Kimberly Corban is taking her message of empowerment on the road to college campuses.
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On May 12, 2006, a man silently broke into 20-year-old Kimberly Corban's home through a window. Creeping his way into her room where she slept, he placed a black shirt over her face, and proceeded to carry out the gruesome crime he had been planning for some time.
Corban suffered immense emotional trauma from the ordeal, and only through quick thinking on her part was she able to keep herself from any further harm, as well do what was necessary to make sure her rapist was caught.
Her story doesn't end there, however. Instead of just becoming another victim, Corban decided to use her experience to become a voice for women with stories just like hers.
Since then, she has testified to politicians, spoken to large crowds and even confronted a president on live TV. Corban made her most traumatic experience into fuel, turning her into a powerhouse.
But now, Corban is taking her message of empowerment on the road to college campuses.
Corban is no stranger to the campus crowd, however. As she told TheBlaze, speaking on college campuses is "getting back to my roots."
"My very first speeches were always on campuses," she told TheBlaze. "College classes, high schools, were my primary crowd all for the first 3 or 4 years. Each time they got a little bit different and I learned more about what that group wanted to know. It helped me tailor what I was talking about."
"This is my bread and butter. These are the people I want to advocate for," she said.
Corban's message is indeed a unique one. On top of being a voice for victims of sexual assault, and a strong line of support, Corban is also a strong advocate of the Second Amendment, and often stresses the importance of women utilizing that right to better defend themselves. In fact, her advocacy was such that she and then President Barack Obama had a back and forth discussion over it on television.
Despite this, Corban isn't turning this into a focus on firearms, but of defense against occurrences like hers.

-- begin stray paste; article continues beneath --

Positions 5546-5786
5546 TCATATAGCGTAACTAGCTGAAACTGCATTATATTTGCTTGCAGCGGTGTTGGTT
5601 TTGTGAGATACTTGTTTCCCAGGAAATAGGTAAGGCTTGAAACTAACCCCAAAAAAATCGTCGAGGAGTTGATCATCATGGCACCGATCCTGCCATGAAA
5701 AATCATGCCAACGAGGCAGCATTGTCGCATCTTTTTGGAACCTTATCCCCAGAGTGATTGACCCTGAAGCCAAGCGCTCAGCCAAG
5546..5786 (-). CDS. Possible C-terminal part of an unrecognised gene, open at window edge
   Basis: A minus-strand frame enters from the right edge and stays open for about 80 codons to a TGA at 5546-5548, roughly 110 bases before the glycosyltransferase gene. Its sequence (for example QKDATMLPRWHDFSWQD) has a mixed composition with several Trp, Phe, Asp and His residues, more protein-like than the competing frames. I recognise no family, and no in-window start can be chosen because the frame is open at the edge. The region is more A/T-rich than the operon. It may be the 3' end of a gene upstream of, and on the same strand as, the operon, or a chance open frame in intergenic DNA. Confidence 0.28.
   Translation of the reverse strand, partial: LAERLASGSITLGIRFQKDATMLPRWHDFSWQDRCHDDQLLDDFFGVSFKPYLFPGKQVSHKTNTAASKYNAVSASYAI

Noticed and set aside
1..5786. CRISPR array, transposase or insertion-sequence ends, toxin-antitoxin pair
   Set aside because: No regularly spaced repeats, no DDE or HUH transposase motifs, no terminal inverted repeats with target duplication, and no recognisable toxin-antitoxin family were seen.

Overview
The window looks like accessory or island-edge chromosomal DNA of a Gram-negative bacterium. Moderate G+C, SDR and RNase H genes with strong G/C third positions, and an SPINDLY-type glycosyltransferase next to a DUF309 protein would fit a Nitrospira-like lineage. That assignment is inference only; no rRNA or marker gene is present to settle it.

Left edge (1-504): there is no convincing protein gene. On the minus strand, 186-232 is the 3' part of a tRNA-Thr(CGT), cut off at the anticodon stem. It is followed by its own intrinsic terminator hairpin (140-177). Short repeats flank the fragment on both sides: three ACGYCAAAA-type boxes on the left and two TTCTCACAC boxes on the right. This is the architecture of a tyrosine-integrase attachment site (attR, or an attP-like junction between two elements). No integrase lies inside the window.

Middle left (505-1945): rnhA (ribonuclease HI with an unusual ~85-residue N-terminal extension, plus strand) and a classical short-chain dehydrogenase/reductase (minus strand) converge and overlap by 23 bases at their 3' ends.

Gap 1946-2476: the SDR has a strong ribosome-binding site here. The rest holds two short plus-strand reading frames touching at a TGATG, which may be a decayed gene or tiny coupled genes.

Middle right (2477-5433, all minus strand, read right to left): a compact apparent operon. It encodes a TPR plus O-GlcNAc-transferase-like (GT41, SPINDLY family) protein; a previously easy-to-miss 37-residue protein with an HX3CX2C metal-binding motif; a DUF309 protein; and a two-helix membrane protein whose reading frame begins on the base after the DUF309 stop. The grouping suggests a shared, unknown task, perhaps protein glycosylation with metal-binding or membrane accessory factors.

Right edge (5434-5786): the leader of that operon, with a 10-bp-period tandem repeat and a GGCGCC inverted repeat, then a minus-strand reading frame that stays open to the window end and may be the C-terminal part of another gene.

"I know for a fact that some expected a crazy gun crowd," Corban told TheBlaze. "A woman was surprised to find it’s not what I was."
"My goal isn’t to have people walking away supporting one side or another," she added. "Just listen to my phone call, hear my story, and then they can decide for themselves.
"But I really enjoy changing minds," she continued. "To have the opportunity to impart how self defense is important to women is huge."
Her talks tend to focus on certain aspects of being a recovering victim. Coping mechanisms, trauma, vicarious trauma, advocacy efforts, and the like are subjects Corban focuses on. All things she's become highly familiar with during her journey.
What Corban really looks forward to, however, is the connection she makes with those she speaks to. Corban often allows for time after her speeches to take questions, which is unique opportunity. It's not often that women with stories such as hers are so open to talking about their experience.
"The majority of the questions I get revolve around shame," she told TheBlaze. "How it can affect your relationships going forward with husbands, boyfriends, and people around you."
Corban's speeches are so popular that she has told TheBlaze she is booked through fall, however, she's willing to be flexible.
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